England’s medieval period is generally regarded as having lasted more than a millennium, from the fall of the Roman Empire (c. 395 AD) to the beginning of the Renaissance (c. 1485). As a result, the Anglo-Saxons, Anglo-Danes, Normans and Britons who lived in England wore a wide and evolving range of clothing over the period, with factors such as class, international relations, technology and fashion further altering different styles of dress.
Though clothing during the early medieval period was normally functional, even amongst the less wealthy it went on to become a marker of status, wealth and occupation right up until the Renaissance, with its importance reflected in events such as ‘sumptuary laws’ that forbade the lower classes from dressing above their station.
Here’s an introduction to the clothing of medieval England.
Men and women’s clothing was often surprisingly similar
In the early medieval period, both sexes wore a long tunic that was pulled up to the armpit and worn over another sleeved garment, such as a dress. Brooches were used to fasten the materials, while personal items were hung from decorated, sometimes flashy belts around the waist. Some women at this time also wore head coverings.
Fleeces, furs and animal skins were also used to line garments and for outerwear. Until the late 6th and 7th centuries, there is little evidence of footwear: people were probably barefoot until it became the norm in the middle Anglo-Saxon era. Similarly, it is likely that most people slept either naked or in a light linen under-tunic.
By the year 1300, women’s gowns were more tight-fitting, with lower necklines, more layers and surcoats (long, coat-like outer garments) accompanying capes, smocks, kirtles, hoods and bonnets.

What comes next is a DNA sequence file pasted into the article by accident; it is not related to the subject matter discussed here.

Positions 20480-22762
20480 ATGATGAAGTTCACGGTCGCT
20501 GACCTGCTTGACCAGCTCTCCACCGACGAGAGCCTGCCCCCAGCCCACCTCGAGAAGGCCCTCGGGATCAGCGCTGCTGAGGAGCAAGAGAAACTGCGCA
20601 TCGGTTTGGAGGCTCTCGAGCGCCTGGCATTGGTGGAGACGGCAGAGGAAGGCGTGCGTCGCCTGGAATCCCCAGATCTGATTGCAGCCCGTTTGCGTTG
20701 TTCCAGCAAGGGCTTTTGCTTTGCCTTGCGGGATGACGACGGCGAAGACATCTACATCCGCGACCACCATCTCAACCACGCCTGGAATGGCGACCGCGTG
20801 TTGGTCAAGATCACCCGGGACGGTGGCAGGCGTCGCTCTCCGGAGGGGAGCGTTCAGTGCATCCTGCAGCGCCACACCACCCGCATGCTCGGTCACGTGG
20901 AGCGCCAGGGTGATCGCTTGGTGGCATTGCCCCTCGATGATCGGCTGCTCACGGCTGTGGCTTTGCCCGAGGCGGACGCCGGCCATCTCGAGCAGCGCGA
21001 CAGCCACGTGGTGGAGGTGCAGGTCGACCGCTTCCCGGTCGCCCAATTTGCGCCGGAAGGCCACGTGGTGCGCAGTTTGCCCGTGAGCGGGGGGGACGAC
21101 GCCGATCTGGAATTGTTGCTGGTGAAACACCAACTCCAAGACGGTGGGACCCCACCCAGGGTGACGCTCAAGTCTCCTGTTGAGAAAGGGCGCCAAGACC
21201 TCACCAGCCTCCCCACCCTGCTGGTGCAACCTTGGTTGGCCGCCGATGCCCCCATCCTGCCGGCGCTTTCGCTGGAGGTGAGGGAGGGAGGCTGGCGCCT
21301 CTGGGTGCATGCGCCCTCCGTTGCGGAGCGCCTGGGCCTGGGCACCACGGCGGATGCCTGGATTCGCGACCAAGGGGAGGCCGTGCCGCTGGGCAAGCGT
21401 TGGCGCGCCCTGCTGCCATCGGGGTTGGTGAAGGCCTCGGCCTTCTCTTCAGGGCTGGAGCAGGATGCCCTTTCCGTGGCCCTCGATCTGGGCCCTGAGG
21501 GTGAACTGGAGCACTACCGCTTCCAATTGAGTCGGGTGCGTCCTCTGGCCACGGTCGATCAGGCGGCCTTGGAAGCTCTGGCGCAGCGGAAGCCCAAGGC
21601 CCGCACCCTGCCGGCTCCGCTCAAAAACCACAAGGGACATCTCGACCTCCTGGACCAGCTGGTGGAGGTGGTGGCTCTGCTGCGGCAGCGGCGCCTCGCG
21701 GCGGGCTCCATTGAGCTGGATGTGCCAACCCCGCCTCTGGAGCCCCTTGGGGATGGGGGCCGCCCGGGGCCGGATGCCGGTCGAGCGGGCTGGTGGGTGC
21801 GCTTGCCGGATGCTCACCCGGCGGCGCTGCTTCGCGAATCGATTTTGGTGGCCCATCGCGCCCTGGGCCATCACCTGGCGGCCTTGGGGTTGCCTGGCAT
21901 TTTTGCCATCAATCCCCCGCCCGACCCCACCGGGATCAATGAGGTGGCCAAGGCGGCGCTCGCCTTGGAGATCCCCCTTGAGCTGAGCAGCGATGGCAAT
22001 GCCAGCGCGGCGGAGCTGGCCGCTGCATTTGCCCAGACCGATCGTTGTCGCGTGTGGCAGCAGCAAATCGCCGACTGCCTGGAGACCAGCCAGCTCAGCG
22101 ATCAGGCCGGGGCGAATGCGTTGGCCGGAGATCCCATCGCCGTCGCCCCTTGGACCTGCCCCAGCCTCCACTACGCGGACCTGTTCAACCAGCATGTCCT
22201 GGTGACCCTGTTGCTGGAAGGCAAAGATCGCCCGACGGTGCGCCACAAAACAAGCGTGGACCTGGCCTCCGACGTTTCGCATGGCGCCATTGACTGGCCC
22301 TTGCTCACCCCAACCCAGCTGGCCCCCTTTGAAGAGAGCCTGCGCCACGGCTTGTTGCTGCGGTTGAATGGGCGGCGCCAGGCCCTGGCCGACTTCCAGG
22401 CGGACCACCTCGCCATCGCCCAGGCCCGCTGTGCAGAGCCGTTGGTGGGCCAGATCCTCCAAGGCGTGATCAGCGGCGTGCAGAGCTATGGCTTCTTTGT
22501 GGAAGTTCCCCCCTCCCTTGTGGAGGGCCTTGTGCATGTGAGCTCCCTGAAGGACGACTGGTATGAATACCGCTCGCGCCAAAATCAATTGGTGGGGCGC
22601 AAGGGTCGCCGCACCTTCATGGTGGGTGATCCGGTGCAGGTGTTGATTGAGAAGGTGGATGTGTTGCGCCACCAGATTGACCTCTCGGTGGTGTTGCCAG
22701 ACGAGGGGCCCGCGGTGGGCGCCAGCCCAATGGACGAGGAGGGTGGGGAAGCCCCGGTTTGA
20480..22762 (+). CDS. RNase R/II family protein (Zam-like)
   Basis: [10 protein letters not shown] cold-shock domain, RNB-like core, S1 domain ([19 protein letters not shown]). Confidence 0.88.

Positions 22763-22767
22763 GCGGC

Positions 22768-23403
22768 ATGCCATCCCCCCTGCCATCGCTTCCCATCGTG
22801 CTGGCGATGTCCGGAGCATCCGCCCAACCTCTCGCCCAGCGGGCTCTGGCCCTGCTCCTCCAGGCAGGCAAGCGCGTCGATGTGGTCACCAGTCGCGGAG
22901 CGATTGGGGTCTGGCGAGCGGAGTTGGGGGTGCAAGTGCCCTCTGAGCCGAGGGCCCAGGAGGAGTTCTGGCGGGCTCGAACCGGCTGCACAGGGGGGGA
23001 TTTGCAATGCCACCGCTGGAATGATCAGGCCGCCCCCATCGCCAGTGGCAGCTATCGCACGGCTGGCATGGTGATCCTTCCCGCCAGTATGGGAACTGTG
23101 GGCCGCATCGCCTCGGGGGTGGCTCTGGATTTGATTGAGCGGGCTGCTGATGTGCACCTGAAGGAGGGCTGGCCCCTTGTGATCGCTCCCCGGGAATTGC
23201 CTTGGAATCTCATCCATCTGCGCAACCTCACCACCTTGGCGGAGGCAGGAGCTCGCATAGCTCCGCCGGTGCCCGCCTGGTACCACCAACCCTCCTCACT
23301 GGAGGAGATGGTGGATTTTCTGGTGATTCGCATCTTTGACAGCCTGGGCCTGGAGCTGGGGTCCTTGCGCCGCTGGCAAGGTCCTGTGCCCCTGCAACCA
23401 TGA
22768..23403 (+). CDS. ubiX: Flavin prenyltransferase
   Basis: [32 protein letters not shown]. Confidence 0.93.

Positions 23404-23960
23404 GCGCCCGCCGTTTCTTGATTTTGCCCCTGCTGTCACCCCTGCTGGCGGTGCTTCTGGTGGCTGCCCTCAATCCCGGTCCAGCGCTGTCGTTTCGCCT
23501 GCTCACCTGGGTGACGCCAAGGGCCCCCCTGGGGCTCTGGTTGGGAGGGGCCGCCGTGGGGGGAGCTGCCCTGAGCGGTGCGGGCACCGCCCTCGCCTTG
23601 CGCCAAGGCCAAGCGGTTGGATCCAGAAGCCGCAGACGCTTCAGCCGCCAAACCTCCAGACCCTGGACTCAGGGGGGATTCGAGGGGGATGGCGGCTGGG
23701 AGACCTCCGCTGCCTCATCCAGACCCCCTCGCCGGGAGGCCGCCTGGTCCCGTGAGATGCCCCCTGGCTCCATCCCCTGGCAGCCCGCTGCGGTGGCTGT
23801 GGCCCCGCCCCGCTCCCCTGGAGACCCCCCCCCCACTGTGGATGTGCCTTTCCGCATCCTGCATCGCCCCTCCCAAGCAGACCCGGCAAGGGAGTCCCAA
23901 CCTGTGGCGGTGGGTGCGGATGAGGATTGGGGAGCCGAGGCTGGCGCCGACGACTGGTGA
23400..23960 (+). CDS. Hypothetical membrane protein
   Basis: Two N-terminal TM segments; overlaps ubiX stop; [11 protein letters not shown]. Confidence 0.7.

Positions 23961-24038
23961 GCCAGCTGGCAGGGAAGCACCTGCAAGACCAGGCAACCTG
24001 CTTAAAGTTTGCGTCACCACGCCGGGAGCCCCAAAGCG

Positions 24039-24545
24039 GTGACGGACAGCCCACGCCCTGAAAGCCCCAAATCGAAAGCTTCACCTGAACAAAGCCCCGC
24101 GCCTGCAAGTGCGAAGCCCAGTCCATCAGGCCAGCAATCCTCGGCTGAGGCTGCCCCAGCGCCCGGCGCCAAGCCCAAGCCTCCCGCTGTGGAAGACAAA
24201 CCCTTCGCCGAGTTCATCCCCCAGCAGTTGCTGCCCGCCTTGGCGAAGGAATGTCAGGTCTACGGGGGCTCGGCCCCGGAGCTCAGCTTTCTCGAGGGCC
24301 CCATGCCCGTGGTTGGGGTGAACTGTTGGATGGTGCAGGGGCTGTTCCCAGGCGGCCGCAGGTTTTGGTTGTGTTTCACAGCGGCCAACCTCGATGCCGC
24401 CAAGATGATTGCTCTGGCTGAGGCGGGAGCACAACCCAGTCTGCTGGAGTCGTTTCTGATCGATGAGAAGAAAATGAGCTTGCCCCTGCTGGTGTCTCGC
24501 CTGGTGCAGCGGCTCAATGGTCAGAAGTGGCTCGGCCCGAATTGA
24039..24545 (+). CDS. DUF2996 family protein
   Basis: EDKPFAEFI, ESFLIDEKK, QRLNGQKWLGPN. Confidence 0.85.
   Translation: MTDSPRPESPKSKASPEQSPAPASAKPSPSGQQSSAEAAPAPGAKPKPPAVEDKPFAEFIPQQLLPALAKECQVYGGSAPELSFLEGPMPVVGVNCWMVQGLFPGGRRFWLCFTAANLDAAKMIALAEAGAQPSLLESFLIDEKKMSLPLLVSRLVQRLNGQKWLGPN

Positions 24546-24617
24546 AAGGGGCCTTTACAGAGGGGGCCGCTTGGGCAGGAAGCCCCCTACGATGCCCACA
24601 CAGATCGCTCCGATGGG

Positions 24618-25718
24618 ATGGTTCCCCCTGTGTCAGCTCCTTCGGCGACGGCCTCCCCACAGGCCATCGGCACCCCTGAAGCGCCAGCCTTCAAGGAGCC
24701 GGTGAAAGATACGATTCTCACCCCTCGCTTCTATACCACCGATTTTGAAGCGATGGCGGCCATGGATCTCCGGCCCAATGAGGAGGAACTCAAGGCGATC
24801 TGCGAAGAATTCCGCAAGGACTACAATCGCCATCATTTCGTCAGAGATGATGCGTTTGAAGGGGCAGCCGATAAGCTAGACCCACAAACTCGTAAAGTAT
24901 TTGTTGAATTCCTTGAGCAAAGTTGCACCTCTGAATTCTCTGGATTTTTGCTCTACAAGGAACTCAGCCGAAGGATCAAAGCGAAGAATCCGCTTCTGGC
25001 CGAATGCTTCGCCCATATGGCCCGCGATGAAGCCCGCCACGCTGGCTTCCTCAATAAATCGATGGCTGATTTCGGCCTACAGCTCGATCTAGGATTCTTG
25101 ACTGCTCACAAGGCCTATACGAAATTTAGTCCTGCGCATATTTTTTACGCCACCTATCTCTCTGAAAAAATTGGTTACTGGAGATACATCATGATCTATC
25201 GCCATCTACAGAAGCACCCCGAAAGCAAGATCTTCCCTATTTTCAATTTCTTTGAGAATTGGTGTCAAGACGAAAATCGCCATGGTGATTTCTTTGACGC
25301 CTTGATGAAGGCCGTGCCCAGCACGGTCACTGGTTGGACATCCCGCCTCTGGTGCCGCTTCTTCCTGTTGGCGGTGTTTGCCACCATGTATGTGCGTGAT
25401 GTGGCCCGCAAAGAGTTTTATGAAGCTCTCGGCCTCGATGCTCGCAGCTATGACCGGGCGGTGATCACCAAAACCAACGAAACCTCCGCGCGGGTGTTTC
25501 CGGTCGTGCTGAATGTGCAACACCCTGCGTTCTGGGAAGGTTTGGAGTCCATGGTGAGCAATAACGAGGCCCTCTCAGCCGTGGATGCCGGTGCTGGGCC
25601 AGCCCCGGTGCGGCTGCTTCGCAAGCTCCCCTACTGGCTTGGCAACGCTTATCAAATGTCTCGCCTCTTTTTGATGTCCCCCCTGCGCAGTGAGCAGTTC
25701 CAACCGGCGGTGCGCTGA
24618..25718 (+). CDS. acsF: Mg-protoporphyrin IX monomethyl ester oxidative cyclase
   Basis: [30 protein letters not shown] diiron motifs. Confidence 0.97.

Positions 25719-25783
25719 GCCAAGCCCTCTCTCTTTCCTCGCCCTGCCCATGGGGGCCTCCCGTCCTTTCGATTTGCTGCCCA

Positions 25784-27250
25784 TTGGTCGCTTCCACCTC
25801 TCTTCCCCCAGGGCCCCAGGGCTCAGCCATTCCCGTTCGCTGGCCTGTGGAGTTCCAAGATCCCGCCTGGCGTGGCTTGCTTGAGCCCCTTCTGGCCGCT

In spite of the range of clothing that became available by the end of the medieval period, most of it was very expensive, meaning that most people only owned only a few items. Only noblewomen really owned a number of dresses, with the more extravagant ones being worn to social events such as tournaments.
Clothing materials, rather than designs, delineated class
More expensive items of clothing were normally marked by their superior use of materials and cut rather than their design. For instance, the wealthy could enjoy the luxury of materials such as silk and fine linen, while the lower classes used more coarse linen and scratchy wool.
Colours were important, with more expensive dyes such as red and purple being reserved for royalty. The lowest classes had few items of clothing and often went barefoot, while middle classes wore more layers that might have even had trimmings of fur or silk.
Jewellery was a rare luxury
Since most of it was imported, jewellery was a particularly lavish and prized and was even used as security against loans. Gem cutting wasn’t invented until the 15th century, so most stones weren’t particularly shiny.
By the 14th century, diamonds became popular in Europe, and by the middle of the same century there were laws about who could wear what kinds of jewellery. Knights, for instance, were banned from wearing rings. Very occasionally, clothes reserved for the wealthy were garnished with silver.